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Estimation of Nearshore Wind Conditions Using Onshore Observation Data with Computational Fluid Dynamic and Mesoscale Models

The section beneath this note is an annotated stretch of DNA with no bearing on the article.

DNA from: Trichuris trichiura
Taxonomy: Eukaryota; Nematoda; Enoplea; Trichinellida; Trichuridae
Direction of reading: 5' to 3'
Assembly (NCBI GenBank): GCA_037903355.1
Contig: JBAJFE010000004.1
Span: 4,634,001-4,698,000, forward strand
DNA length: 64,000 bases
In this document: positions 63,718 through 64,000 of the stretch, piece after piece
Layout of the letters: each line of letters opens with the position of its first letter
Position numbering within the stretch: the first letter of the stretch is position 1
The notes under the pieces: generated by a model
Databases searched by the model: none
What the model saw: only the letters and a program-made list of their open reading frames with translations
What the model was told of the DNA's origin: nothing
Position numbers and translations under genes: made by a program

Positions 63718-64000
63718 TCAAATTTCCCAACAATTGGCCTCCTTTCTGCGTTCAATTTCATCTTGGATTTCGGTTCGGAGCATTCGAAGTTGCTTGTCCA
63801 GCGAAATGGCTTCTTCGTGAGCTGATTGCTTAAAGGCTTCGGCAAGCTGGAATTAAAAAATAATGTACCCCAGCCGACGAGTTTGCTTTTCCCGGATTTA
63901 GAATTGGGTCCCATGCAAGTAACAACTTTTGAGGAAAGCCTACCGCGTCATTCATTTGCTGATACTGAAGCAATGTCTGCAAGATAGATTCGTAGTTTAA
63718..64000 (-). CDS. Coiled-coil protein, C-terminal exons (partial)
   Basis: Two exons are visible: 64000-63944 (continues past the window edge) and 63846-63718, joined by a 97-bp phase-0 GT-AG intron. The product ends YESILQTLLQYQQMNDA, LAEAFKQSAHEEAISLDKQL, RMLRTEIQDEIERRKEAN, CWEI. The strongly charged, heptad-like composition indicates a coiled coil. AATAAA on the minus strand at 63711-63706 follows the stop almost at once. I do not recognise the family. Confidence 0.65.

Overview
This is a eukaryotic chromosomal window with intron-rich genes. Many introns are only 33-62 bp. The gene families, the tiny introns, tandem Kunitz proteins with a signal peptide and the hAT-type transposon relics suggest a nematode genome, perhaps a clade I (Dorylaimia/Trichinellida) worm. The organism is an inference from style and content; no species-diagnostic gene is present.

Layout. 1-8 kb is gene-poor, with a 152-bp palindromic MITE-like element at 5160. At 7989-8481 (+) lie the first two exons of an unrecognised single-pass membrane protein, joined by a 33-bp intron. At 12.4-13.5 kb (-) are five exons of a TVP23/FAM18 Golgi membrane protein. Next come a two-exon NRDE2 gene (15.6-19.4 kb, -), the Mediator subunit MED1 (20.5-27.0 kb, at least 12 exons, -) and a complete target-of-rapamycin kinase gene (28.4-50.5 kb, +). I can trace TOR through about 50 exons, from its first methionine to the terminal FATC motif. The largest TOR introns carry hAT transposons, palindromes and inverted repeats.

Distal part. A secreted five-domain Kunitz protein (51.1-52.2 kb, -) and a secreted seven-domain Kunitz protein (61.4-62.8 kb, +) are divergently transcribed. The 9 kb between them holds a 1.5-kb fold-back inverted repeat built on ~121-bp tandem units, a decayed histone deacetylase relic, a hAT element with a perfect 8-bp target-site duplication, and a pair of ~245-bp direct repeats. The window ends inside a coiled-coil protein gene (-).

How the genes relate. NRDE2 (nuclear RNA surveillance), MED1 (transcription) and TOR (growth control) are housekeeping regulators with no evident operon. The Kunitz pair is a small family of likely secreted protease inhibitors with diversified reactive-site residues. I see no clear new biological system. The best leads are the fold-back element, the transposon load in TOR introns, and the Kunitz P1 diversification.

Estimation of Nearshore Wind Conditions Using Onshore Observation Data with Computational Fluid... Article Estimation of Nearshore Wind Conditions Using Onshore Observation Data with Computational Fluid Dynamic and Mesoscale Models 1,2, 2 1 1,2 2 3 Mizuki Konagaya *, Teruo Ohsawa , Toshinari Mito , Takeshi Misaki , Taro Maruo and Yasuyuki Baba Rera Tech Inc., 5-1-1 Fukae-minami, Higashinada-ku, Kobe 658-0022, Japan Graduate School of Maritime Sciences, Kobe University, 5-1-1 Fukae-minami, Higashinada-Ku, Kobe 658-0022, Japan Shirahama Oceanographic Observatory, 2500-106 Katata, Shirahama, Nishimuro, Wakayama 649-2201, Japan * Correspondence: m.konagaya@rera-tech.co.jp; Tel.: +81-3-5829-4967 Abstract: This study aimed to establish numerical models to replicate wind conditions for nearshore waters, sensitive to onshore topography, and to compare the characteristics of computational fluid dynamic (CFD) and mesoscale models. Vertical Doppler light detection and ranging (LiDAR) observation data were measured at an onshore site, which showed that wind conditions were affected by thermodynamic phenomena, such as land and sea breeze, and dynamical effects from neighboring onshore topography. The estimation accuracy of the CFD model depended on the height of the LiDAR data input. A height close to the target, such as the hub height of wind turbines, seemed appropriate as input data, considering that the accuracy of the wind speed shear replicated in a CFD numerical model may be uncertain. The mesoscale model replicated the wind through the Citation: Konagaya, M.; Ohsawa, T.; thermodynamic effect and reliably estimated wind speed over nearshore waters without observa- Mito, T.; Misaki, T.; Maruo, T.; Baba, tion correction. Larger estimation errors were detected in the CFD model than in the mesoscale Y. Estimation of Nearshore Wind model, as the former could not account for thermodynamic effects. Wind conditions in water areas Conditions Using Onshore near complex coastlines may also be formed by thermodynamic factors, making analysis using a Observation Data with mesoscale model advantageous. Computational Fluid Dynamic and Mesoscale Models. Resources 2022, Keywords: offshore wind energy; nearshore waters; wind resource assessment; CFD model; 11, 100. https://doi.org/10.3390/re- mesoscale model; vertical Doppler LiDAR sources11110100 Academic Editors: Yongliang Xie and Shimao Wang 1. Introduction Received: 10 September 2022 Accepted: 26 October 2022 An accurate offshore wind resource assessment is crucial for implementing offshore Published: 30 October 2022 wind energy projects. As offshore wind energy development in Japan is still at an early stage, development is expected to start in nearshore and shallow waters, i.e., areas within Publisher’s Note: MDPI stays neu- 5 km from the coast. In Japan, most offshore wind turbines are located at nearshore areas tral with regard to jurisdictional (e.g., Choshi and Kita-Kyushu), and several more are planned [1,2]. It is thus necessary to claims in published maps and institu- tional affiliations. establish a method for the accurate estimation of nearshore wind conditions. The best estimation method is based on in situ observations with a meteorological mast; however, constructing an offshore meteorological mast is both costly and difficult at the planning stage [3]. More recently, however, remote sensing measurements, such as Copyright: © 2022 by the authors. Li- Doppler light detection and ranging (LiDAR), a technology that utilizes the Doppler shift censee MDPI, Basel, Switzerland. of backscattered laser energy to estimate the wind speed within a volume of air, have been This article is an open access article found to be highly reliable for wind resource assessment [4,5]. Various types of LiDAR distributed under the terms and con- can be used for wind measurement, the most common of which is vertical LiDAR, a tech- ditions of the Creative Commons At- nique capable of taking measurements at heights of at least 200 m. Scanning or floating tribution (CC BY) license (https://cre- LiDAR is expected to be an inexpensive method compared with an offshore ativecommons.org/licenses/by/4.0/). Resources 2022, 11, 100. https://doi.org/10.3390/resources11110100 www.mdpi.com/journal/resources Resources 2022, 11, 100 2 of 18 meteorological mast for nearshore and offshore sites [6]. However, LiDAR has a limited track record compared to meteorological masts. The current guidelines for wind resource assessment are therefore based on measurements using a meteorological mast [7,8]. More field experiments under different environmental conditions are required before practical application can be realized. Nearshore wind conditions may be estimated from the coast. A simple and inexpen- sive method is to measure wind conditions at the coastline using a met-mast or vertical LiDAR, followed by the application of a numerical computational fluid dynamic (CFD) model or mesoscale model. CFD models, such as the microclimate analysis system for complex terrain (MASCOT) [9,10] and RIAM-COMPACT [11], are generally used in non- linear flow simulations for wind farms in Japan, as these models can effectively replicate wind flow, even over complex terrains. Developed for weather forecasting, the mesoscale model replicates wind and general atmospheric conditions. However, it is less reliable in replicating wind conditions at sites with complex terrain. The mesoscale model has been frequently applied in offshore wind resource assessments in Europe, where most offshore wind farms are located far from the coasts and wind conditions are not greatly affected by onshore terrain [12–16]. Meanwhile, observation results over nearshore waters in Japan showed that the winds are affected by the terrain, especially when the wind flows from land to sea [17]. The surrounding envi- ronment governing wind conditions in Japan substantially differs from the offshore site environments in European seas, such as the North Sea and the Baltic Sea. The Weather Research and Forecasting model (WRF) [18], the most common mesoscale model, has been used to produce wind information for the new Japanese off- shore wind resource map (NeoWins) [19]. The accuracy of the wind speed has been ex- amined using wind turbine hub height measurements from three meteorological masts and a wind LiDAR at four coastal and nearshore sites [20,21]. The accuracy at the four sites was reported as within ±5% for the annual mean wind speed at a hub height. How- ever, the result estimated by the WRF may have a bias exceeding 10% in other areas, with a positive bias, especially those in the vicinity of coastlines at lower altitudes on land and over coastal waters closer to the coastline [22–24]. Therefore, an appropriate numerical simulation should be selected for estimation in nearshore waters, where land affects wind conditions. Linear models (such as WAsP [25]), mesoscale models (such as WRF), CFD models, and even coupling methods of these sim- ulations have been proposed for wind resource modeling. Although the accuracy of these methods has been verified, most methods are only suitable for complex terrain [26,27] and coastal areas [28,29]. Previously [30], wind speed profile assessments of an offshore site were compared using WAsP and the mesoscale model MM5 (fifth-generation Penn State/NCAR mesoscale model) [31]. The results of the WAsP method largely depended on the measurement station used as a reference, whereas those of the MM5 were highly ac- curate, even without measurement data. To date, there are no experimental studies that compare the features of CFD and mesoscale models in nearshore waters, where wind conditions may be affected by onshore terrain. Moreover, there is insufficient technical knowledge for the selection of the appro- priate numerical model. The number of wind projects in offshore areas near complex on- shore topography and coastlines is expected to increase, as exemplified by offshore wind farms planned for development in Japan. Therefore, this study aimed to compare numerical simulation estimates for offshore areas with complex wind characteristics. In particular, the CFD and mesoscale models were used to elucidate the features of wind condition estimates for nearshore waters, and their accuracy was determined using data from a 3-month observation campaign per- formed in the coastal area of Shirahama, Wakayama Prefecture, Japan. The nearshore area, located near such complex topography and with an intricate coastline, is a typical offshore wind area influenced by land. Resources 2022, 11, 100 3 of 18 This paper presents the methods of both observation and numerical simulations in Section 2. Section 3 presents the results of the comparison of the numerical simulation estimates and observation data, and discusses the factors causing the differences between the models and the observation. Section 4 provides a summary of the study. 2. Observation Data and Methods 2.1. Observation The wind measurement sites are located offshore (Shirahama Oceanographic Obser- vatory, SOO) and onshore (Coastal Wind Observation, CWO), located at a distance of ap- proximately 2 km from the offshore site SOO, as presented in Figures 1 and 2. The offshore data collected in this study were obtained from the offshore research platform operated by the Kyoto University Shirahama Oceanographic Observatory in Tanabe Bay) [32]. Analysis was performed using 10 min average wind speed and direction measurements at a height of 23 m at the SOO. Figure 1. Maps of (a) Japan and (b) the observation sites in the study area. Figure 2. Wind observation facilities and devices at the (a) Shirahama Oceanographic Observatory (SOO) and (b) Coastal Wind Observation (CWO). A vertical Doppler LiDAR installed at the CWO (5 m above mean sea level) measured the wind speed and direction at heights ranging from 44 m to 264 m (+4 m was added to Resources 2022, 11, 100 4 of 18 the observation height considering the LiDAR was located 4 m above ground level; Table 1). Leosphere WindCube V2 [33], a common reference remote sensor employed for verti- cal LiDAR measurement by the Doppler beam swinging strategy [34], was used to meas- ure wind speed and direction at the CWO. The accuracy of WindCube V2 has been previ- ously validated [35]. Table 1. Summary of the LiDAR observation at SOO. LiDAR Model Wind Cube V2 Implementer LEOSPHERE (Vaisala) Number of observation heights 12 Observation height * 40, 60, 80, 100, 120, 140, 160, 180, 200, 220, 240, and 260 m Speed: 0–55 m/s Measuring range Direction: 0–360° Speed: 0.1 m/s Measuring accuracy Direction: 2° Averaging time 10 min * For the analysis height, 4 m was added to the observation height because the LiDAR was located at 4 m above ground level. In this study, the wind conditions at the SOO were estimated using the CFD and mesoscale models, and the SOO measurements were used to validate the results. The CWO measurements were used as input data for the CFD model and as validation data for the vertical wind profile estimated at the coastal site. Figure 3 presents the monthly average wind speeds measured at the offshore (SOO) and onshore (CWO) sites during the study period from 25 April 2017 to 19 July 2017. The measurements plotted in the figure were taken at observation heights of 23 m at the SOO and 44 m and 264 m (lowest and highest) at the CWO. Despite the lower observation height at the SOO, the collected wind speeds were higher than those at the CWO (44 m). This indicated that the offshore wind speed is higher than the coastal wind speed, despite being 2 km offshore. The wind speed was particularly high in June at the CWO (264 m), indicating that different wind conditions prevailed in the upper and lower levels. Figure 3. Monthly average wind speeds were measured at the offshore site, Shirahama Oceano- graphic Observatory (SOO), and onshore site, Coastal Wind Observation (CWO), during the obser- vation period. As wind speeds exceeding the cut-in wind speed limit are important in wind resource assessment, this study only used the data when wind speed was higher than 2 m/s at 264 Resources 2022, 11, 100 5 of 18 m at the CWO. The validation data used in the analysis consisted of 2064 samples, amounting to 65.3% of hourly data. All the figures and tables presented in this study are based on that dataset. The 10 min average wind speed and direction data were used as both the input data and validation data. 2.2. Numerical Simulations Generally, numerical models used for wind resource assessment may be classified into two types: (1) CFD and (2) mesoscale models. In this study, we used MASCOT [7,8] as a CFD-based non-linear model and WRF [18] as a mesoscale model to estimate wind conditions. Table 2 presents the features of these numerical models. Table 2. Numerical models used in this study. CFD Model Mesoscale Model Model MASCOT WRF A CFD-based non-linear model developed by A mesoscale model developed by the National Cen- General descrip- Tokyo University, implementing the k-ε ter for Atmospheric Research, and others, for atmos- tion model, for the prediction of local wind in pheric research and operational forecasting applica- complex terrain in Japan. tions. Wind field calcula- Steady calculation of wind fields for each of Continuous calculation of wind fields generated by tion the 16 wind directions. time-varying boundary conditions. Wind conditions at a target site were calcu- Time series of the wind speed and direction at the Wind conditions at lated based on the measured wind conditions grid point corresponding to the target site was ex- the target site at a reference site and simulated wind fields. tracted. Steady flow upstream in a virtual region, Boundary condi- where the topography is flat and roughness is Global or regional analysis (re-analysis). tions (upstream) constant. One of the main differences between the CFD and mesoscale models is the input data. In the CFD model (MASCOT), wind measurements at a reference site are used as input data to estimate the surrounding wind conditions, similar to the WAsP model [25]. Mean- while, in the mesoscale model (WRF), grid point values (GPVs) of global or regional anal- yses are used for calculation in lieu of measurement data as initial and boundary values. Another difference between the two models is their output parameters: the CFD model yields only wind parameters, such as wind speed and direction, as outputs, whereas the mesoscale model yields meteorological elements, such as temperature, moisture, and at- mospheric radiation, in addition to wind parameters. 2.2.1. CFD Model MASCOT, a non-linear CFD model, is frequently used for onshore wind resource assessment in Japan owing to its good performance in simulating a high-resolution wind field over complex terrain. The CFD model also serves as the technical basis for the certi- fication of onshore and offshore wind power facilities in Japan. In MASCOT, neutral wind conditions are simulated depending on the terrain and roughness length in the calculation domain. Wind calculation using the CFD model is based on the relative wind speed in each direction. It therefore becomes important to correctly estimate both the wind speed rate and wind direction differences. In this study, wind measurements via LiDAR at the onshore site, CWO, were used as input data in MASCOT to estimate the wind conditions at the offshore site, SOO. The configurations and calculation domain of the CFD model are listed in Table 3 and pre- sented in Figure 4, respectively. The 50 m digital elevation model [36] published by the Geographical Survey Institute was used as terrain data, and roughness length information was generated based on the land use data published by the Ministry of Land, Resources 2022, 11, 100 6 of 18 Infrastructure, Transport, and Tourism [37] (Table 4). These methods were the default configurations used in the MASCOT analysis. The distribution of the terrain (Figure 4a) and roughness length (Figure 4b) demonstrate that forest areas in a complex terrain were widespread in the land part of the domain. Table 3. Configurations of the CFD model. Model MASCOT 3.2.4 N33°42′28.213″, E135°19′44.400″ Center of the calculation domain (Tokyo Datum) Elevation data 50 m grid DEM data * Ground roughness Based on the 100 m mesh land use data * Size of the calculation domain 23 km × 23 km Wind direction 16 directions Minimum horizontal resolution 100 m Minimum vertical resolution 5 m Calculation domain as minimum resolution Within a 5000 m radius Number of mesh 5,160,672 * Provided by the Geospatial Information Authority of Japan. Figure 4. (a) Calculation domain and (b) roughness length of the computational fluid dynamic (CFD) model. Table 4. Roughness length table for various types of land use in the CFD model. Type Roughness Length (m) Rice field (Tanbo) 0.03 Field 0.1 Orchard 0.2 Other wood field 0.1 Forests 0.8 Wasteland 0.03 High buildings 1 Low buildings 0.4 Resources 2022, 11, 100 7 of 18 Transportation area 0.1 Other area 0.03 Lakes and ponds 0.0002 River A: Does not include artificial land use in river areas 0.001 River B: Artificial land use in riverbeds 0.001 Beach 0.03 Sea 0.0002 2.2.2. Mesoscale Model WRF is a mesoscale model, and is frequently used in weather forecasting and wind resource assessment. Unlike the CFD model, the mesoscale model usually does not use in situ data as the input; instead, it uses global or regional analysis data, which express lower-resolution meteorological fields for a broader area as its initial and boundary con- ditions. This study used the mesoscale model (MSM) GPV data from the Japan Meteoro- logical Agency (JMA) [38] as the input for the meteorological boundary conditions. The configurations for the WRF simulation are almost the same as those used to produce the NEDO offshore wind resource map “NeoWins” [19]; however, the model employs the JMA mesoscale analysis (MANAL) [39] as the input in lieu of MSM-GPV. According to a previous study [40], there were marginal differences in the WRF results obtained between the inputs from the MSM and MANAL, and the accuracy of the mesoscale model in this study may be regarded as the same as that of NeoWins. Table 5 and Figure 5 show the configurations and calculation domains of the mesoscale model used in this study, respectively. The minimum horizontal resolution was configured as a 100 m mesh, similar to the CFD model. Three-stage nesting was imple- mented by calculation in the mesoscale model (Figure 6). A much wider calculation do- main was, therefore, configured in the mesoscale model than in the CFD model. Table 5. Configurations of the mesoscale model. Model WRF (Advanced Research WRF) ver. 3.8.1 Domain 1: 2.5 km × 2.5 km, 100 × 100 grids Grids Domain 2: 0.5 km × 0.5 km, 100 × 100 grids Domain 3: 0.1 km × 0.1 km, 120 × 100 grids Levels 40 levels (Surface to 100 hPa) 3-hourly, 0.05° × 0.05° JMA-MSM (for meteorological elements) Input data Daily, 0.02° × 0.02° IHSST (for sea surface temperature) [41] 6-hourly, 1° × 1° NCEP FNL (for soil) Domain 1: Enabled 4DDA Domain 2: Enabled, but excluding below PBL height Domain 3: Enabled, but excluding below PBL height Dudhia shortwave scheme RRTM longwave scheme Ferrier (new Eta) microphysics scheme Physics option Kain-Fritsch (new Eta) cumulus parameterization scheme Mellor-Yamada-Janjic (Eta) TKE PBL scheme Monin-Obukhov (Janjic Eta) surface-layer scheme Noah land surface scheme Resources 2022, 11, 100 8 of 18 Figure 5. Calculation domains of the mesoscale model. (a) Domain 1, (b) Domain 2, and (c) Domain 3, as provided in Table 5. Figure 6. Bias of the estimated wind speed for the entire analysis period at the Shirahama Oceano- graphic Observatory (SOO) was obtained using the computational fluid dynamic (CFD) model (with input data from different heights) and the mesoscale model. Resources 2022, 11, 100 9 of 18 3. Results and Discussion 3.1. CFD Model Sensitivity to Observation Height of Input Data First, we examined the sensitivity of the CFD model to the observation height of the data input. Figure 6 shows the biases of the estimated wind speed at the SOO. The ob- served average wind speed for the entire analysis period was 4.58 m/s. The bias is ex- pressed as the percentage of this average wind speed hereafter. In the CFD model, the bias was −5.2% when the lowest height LiDAR measurement (44 m) was used as the input. The bias became positive and larger when the upper height measurements were used, reach- ing +17.9% using data obtained at 264 m. Therefore, the smallest bias (−0.9%) was noted using data at 64 m. However, the mesoscale model had a bias of +2.0%, without any cor- rections using the LiDAR measurement. Figure 7 shows the wind speed maps obtained from the CFD model using measure- ment data at 64 m and 264 m as inputs. Large differences between these maps demonstrate wind speed dependency on the choice of input data. Selecting upper height data as the input led to a higher wind speed field. This is more evidently noted in Figure 8, which presents the vertical profiles of the estimated wind speeds at the SOO obtained by the CFD model, with different input data at the CWO. Based on this, the 23 m height wind speed was found to be the most accurate when the 64 m height data were used. When the upper height data were used as the input, the profile shifted toward a higher wind speed, maintaining a weak vertical shear. Figure 7. Average wind speed map for the entire analysis period at the 23 m height obtained by the computational fluid dynamic (CFD) model. The measurement heights of the input data are (a) 64 m and (b) 264 m. Resources 2022, 11, 100 10 of 18 Figure 8. Estimated vertical wind profiles for the entire analysis period at the offshore site, Shira- hama Oceanographic Observatory (SOO). The CFD profiles were calculated using several different height input data at the coastal site, Coastal Wind Observation (CWO; 44–264 m). In this study, the offshore target was 23 m in height; however, recently, a typical off- shore wind turbine had a hub height of >100 m. This indicates that the CFD model re- quired such an upper height observation as the input because the observation height of the input data should be close to the height of the offshore target. In Japan, it is difficult to build a met mast exceeding 60 m in height due to legal restrictions. Thus, a vertical Doppler LiDAR, with the ability to measure wind speeds up to a few hundred meters above the ground, is an essential observation device to provide input data for the CFD model. 3.2. Vertical Wind Speed Profile at CWO We compared the vertical wind profiles obtained by the CFD and mesoscale models at the CWO. Figure 9 shows the vertical wind speed profiles estimated with both the mod- els and those observed with the vertical LiDAR. In the CFD model, the 44 m height data were used as the input. The CFD profile exhibited a weaker shear than the observation, underestimating wind speeds at upper heights. Conversely, if wind speeds were normal- ized based on the upper height wind speed, the lower height wind speed would be higher than the observation owing to the weak shear. This can explain why large positive biases were found at 23 m height at the SOO when using upper height observation data at the CWO as the input for the CFD model (Figure 6). Resources 2022, 11, 100 11 of 18 Figure 9. Estimated vertical wind speed profile for the entire analysis period at the Coastal Wind Observation (CWO) obtained by the computational fluid dynamic (CFD) model (with input data from the 44 m height) and the mesoscale model. Alternatively, the mesoscale model had a vertical profile more similar to the obser- vation at the CWO. However, as shown in Figure 9, simulated wind speeds were higher than those observed, especially at lower heights. The relative bias reached +12% at 44 m, but it decreased to +4% at 264 m. Compared with Figure 6, the bias at the SOO (+2.0%) was smaller than the biases at the CWO; however, the observation height at the SOO (23 m) was lower than that at the CWO. This result is the same as that reported for WRF- simulated offshore wind speeds: WRF had a relatively larger positive bias at lower heights in nearshore areas and a smaller bias at offshore sites than at onshore sites [23,24,42]. 3.3. Features of Wind Direction As demonstrated in Figure 6, the most accurate estimation from the CFD model could be obtained using the 64 m height measurement as the input data. We were compelled to investigate why 64 m was the most suitable input data height when the CFD model esti- mated the 23 m height wind speed at the SOO. The answer lies in the wind direction. Figure 10 shows the superimposed wind roses observed at the SOO and CWO. The wind rose at the SOO was similar to that at the 64 m height at the CWO; however, it significantly differed from the wind rose at the 264 m height at the CWO. Resources 2022, 11, 100 12 of 18 Figure 10. Wind roses for the LiDAR measurements were obtained at the Shirahama Oceanographic Observatory (SOO; 23 m) and CWO (44 m and 264 m) during the analysis period. Figure 11 shows the wind roses for the observed and estimated winds at the CWO. The wind direction frequencies observed at the CWO differed according to the measure- ment heights. Easterly winds, which are primarily land breezes during the night, were less frequently measured at the upper heights. This vertical difference in the frequencies of wind direction could be reproduced, to some extent, in the mesoscale model simulation. The wind direction frequencies at all heights were mostly unchanged on the CFD model simulation compared to those of the input data (44 m), because the CFD model accounts for only changes in the wind direction due to dynamical effects. Figure 11. Estimated wind roses at multiple heights at the Coastal Wind Observation (CWO); (a) observation data, (b) computational fluid dynamic (CFD) model (using 44 m height data as the in- put), and (c) mesoscale model. Resources 2022, 11, 100 13 of 18 Figure 12 shows the observed wind speed averaged for each wind direction at the CWO. The average wind speed for each wind direction differed, and the speed of easterly winds was generally weak compared to northern and southern winds. Thus, the use of upper height measurements as input data for the CFD model resulted in a high average wind speed estimation at the SOO because the input data contained a larger frequency of northerly winds, which have a higher wind speed than the easterly ones. Therefore, large positive biases were found at the SOO when upper height observation data at the CWO were used as inputs for the CFD model (Figure 6). In other words, observation data at the CWO with the most similar wind rose to that at the SOO provided the most accurate wind speed estimation at the SOO. Figure 12. Observed wind speed (m/s) averaged for each wind direction for the entire analysis pe- riod at the Coastal Wind Observation (CWO). Alternatively, the wind speed patterns from W to NNW differed from other direc- tions, which is attributed to the presence of small hills in these directions at the CWO, which seemed to have the highest effect on the wind at the lowest height of 44 m. There- fore, lower height winds were more affected by topography and the land surface through dynamical and thermodynamical processes than by upper height winds. From this stand- point, upper height observation data were more suitable as input to the CFD model when estimating wind conditions at the hub height of a wind turbine. Therefore, in this study, 64 m (and not 44 m) was the optimal height for the collection of the input data when the CFD model was used to estimate wind speed at 23 m at the SOO. 3.4. Wind Condition Formed by Thermodynamic Effects The wind roses shown in Figure 13 are the same as those in Figure 11, in which the observations at the CWO were plotted and included four wind roses; at two heights (44 m and 264 m) and for two periods (9‒18 LT, “daytime” and 0‒6 LT, “nighttime”). There were apparent differences in the main wind direction between measurement heights and times. The easterly wind was mostly found at lower heights during nighttime observation (Figure 13a), whereas the southern and northern winds primarily blew at the upper heights. The easterly wind, primarily a land breeze blowing from the land area to the sea Resources 2022, 11, 100 14 of 18 at nighttime, was less frequent at the upper heights. This thermodynamic phenomenon is attributed to the thermal difference between the land and sea areas, a phenomenon known as land and sea breeze circulation [43,44]. Figure 13. Wind roses for the entire analysis period at the upper and lower heights at the coastal site, Coastal Wind Observation (CWO). (a) Observations and estimates by (b) the computational fluid dynamic (CFD) model and (c) the mesoscale model using default roughness lengths. The Nanki-Shirahama weather observation site, operated by the JMA, is located to the southeast of the CWO at a distance of approximately 4 km. Figure 14 shows a time series of the temperature measurements taken at the site and the wind direction data measured at heights of 44 m and 264 m at the CWO during a typical land breeze period. The easterly land breeze started blowing at 44 m around 20 LT on 14 May, forming a large difference in wind direction between 44 m and 264 at night when the temperature dropped. Thereafter, the land breeze disappeared as the air temperature rose on the morn- ing of 15 May. Resources 2022, 11, 100 15 of 18 Figure 14. Temporal variations in wind directions (LiDAR at Coastal Wind Observation) and sur- face air temperature (JWA Nanki-Shirahama station) during a typical land breeze period from 14– 15 May 2017. Comparing Figure 13a,c, the vertical difference in the wind direction (wind veer) caused by the land breeze could be reproduced to some extent in the mesoscale model simulation. In contrast, in the CFD model simulation, the estimated wind directions at all heights were the same as those at the corresponding heights of the input data (Figure 13b). The wind rose shows this result using input data measured at the lowest height (44 m) at the CWO; the wind rose for 264 m shows the same pattern as that observed at 44 m. Given that the CFD model has been developed as a dynamic model, the vertical change in the wind direction caused by thermodynamic effects cannot be considered. This was probably the main reason for the inferior results obtained for the offshore site using the CFD model, with input data measured at the upper height. 3.5. Wind Speed Map Estimated Using Numerical Models Figure 15 shows the mean wind speed maps at 23 m, estimated using the two models. In the map of the CFD model (Figure 15a), measurement data collected at 64 m height at the CWO were used as the input. Both maps demonstrate similar wind speed distribu- tions, with lower wind speeds in Tanabe Bay and gradually increasing wind speeds spreading outwards. However, there were apparent differences between the two models in the wind speed gradients from land to sea. A large wind speed gradient was observed near the coastline in the CFD model map, with the weak wind that rapidly transformed into high wind, especially within an approximate 1 km distance from the coastline. In contrast, the wind speed gradients were small in the mesoscale model map (Figure 15b). This characteristic appeared to be similar to the results of previous studies, demonstrating that the WRF model tended to overestimate offshore wind speeds, especially those in the vicinity of the coastlines in Japan [24,45]. Thus, for wind speed distribution, the CFD model map may potentially estimate a more realistic wind speed distribution near the coastline than the mesoscale model map. Resources 2022, 11, 100 16 of 18 Figure 15. Average wind speed map for the entire analysis period at 23 m height normalized by observation data at the Shirahama Oceanographic Observatory (SOO). (a) Computational fluid dy- namic (CFD) model and (b) mesoscale model. The CFD model used the 64 m height measurement at the Coastal Wind Observation (CWO) as the input. 4. Conclusions This study was conducted to investigate the reliability of the CFD and mesoscale models to estimate nearshore wind conditions influenced by the land. This was deter- mined by examining the accuracy and characteristics of offshore wind speeds simulated by the two models. It was therefore determined that if wind conditions are formed by thermal factors, then those numerical models that can thermodynamically reproduce them should be used, such as the mesoscale model. Examinations were performed using in situ measurements from the SOO and a vertical Doppler LiDAR located at the coast (CWO). The main conclusions are summarized below. 1. When estimating offshore wind speed based on a CFD model and onshore LiDAR measurements, the estimation accuracy greatly depends on the measurement height of the LiDAR measurements used as input data for the CFD model. In this case, the bias was positive and large when upper height measurements were used as the input. The bias reached +17.9% when the 264 m height data were used. Thus, proper selec- tion of the input height is vital for successful estimation using the CFD model. In general, a height close to the offshore target, such as the hub height of a wind turbine, should be selected as the input data, given that the accuracy of the wind speed shear replicated in a CFD numerical model may be uncertain, as it cannot replicate thermal effects. 2. In the study area, LiDAR measurements at the CWO demonstrate that the vertical shear and veer of the wind were not dynamically influenced by thermodynamic phe- nomena, such as land and sea breezes. The CFD model cannot reproduce wind veer well as it does not consider thermodynamic effects. This is one of the primary causes of the inaccurate estimation by the CFD model for the offshore site. 3. Compared to the CFD model, the mesoscale model accurately replicated the wind conditions formed by the thermodynamic effect, exhibiting a bias of +2.0% in the SOO estimation, without any corrections using observation data. Regarding the wind speed profile at the CWO, large estimation errors were, however, found at lower heights compared to upper heights. Additionally, the gradient of the wind speed from land to sea estimated by the mesoscale model demonstrated a smaller gradient, as has been previously reported by studies conducted in Japan [24,45]. These results Resources 2022, 11, 100 17 of 18 indicate that the mesoscale model is likely to overestimate wind speed in nearshore waters, especially in areas extremely close (e.g., 1 km) to the coastline. The main limitation of this study is that only one coastal area was analyzed. To im- prove the generalizability of the proposed method for nearshore areas, it is necessary to study coastal areas with different wind conditions (e.g., the frequency distribution of land and sea winds) and topography (e.g., the complexity of coastlines and land topography). Although this study was conducted during the warm season when winds are relatively weak, from the perspective of wind power generation, attention should be paid to the cold season, when winds are stronger. The thermal environment during the cold season is ex- pected to be different from that during the warm season, as the sea area is likely to be unstable, whereas the land area is likely to be stable. Therefore, it is necessary to conduct further comparative studies across different seasons. Author Contributions: Writing-original draft and visualization, M.K.; review, editing, and super- vision, T.O.; conceptualization, data curation, formal analysis, funding acquisition, methodology, project administration, and validation, M.K. and T.O.; software and resources, T.M. (Takeshi Misaki) and T.M. (Taro Maruo); investigation, T.M. (Toshinari Mito) and Y.B. All authors have read and agreed to the published version of the manuscript. Funding: This research was supported by the Japan Society Promotion of Science KAKENHI, grant number JP17H03492. Data Availability Statement: The data that support the findings of this study are available from the corresponding author upon request. Acknowledgments: This work was partly carried out under Cooperative Research with E&E Solu- tions Inc. For this study, we used the supercomputer of ACCMS, Kyoto University. The authors are grateful for the support of H. Mizutani and technical officer T. Kubo for their assistance in routine observation at the Shirahama Oceanographic Observatory. We would also like to thank the technical officer, Yamamoto, for assisting with the LiDAR observation at the Seto Marine Biological Labora- tory, Kyoto University. Conflicts of Interest: The authors declare no conflict of interest. References 1. Obane, H.; Nagai, Y.; Asano, K. Assessing the potential areas for developing offshore wind energy in Japanese territorial waters considering national zoning and possible social conflicts. Mar. Policy 2021, 129, 104514. 2. JWPA, Offshore Wind Power Development in Japan. 2017. Available online: https://jwpa.jp/cms/wp- content/uploads/20170228_OffshoreWindPower_inJapan_r1.pdf (accessed on 17 October 2022). 3. Dodd, J. Do we still need met masts? Wind. Mon. 2018, 34. Available online: https://www.windpowermonthly.com/article/1458018/need-met-masts (accessed on 17 October 2022). 4. 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Estimation of Nearshore Wind Conditions Using Onshore Observation Data with Computational Fluid Dynamic and Mesoscale Models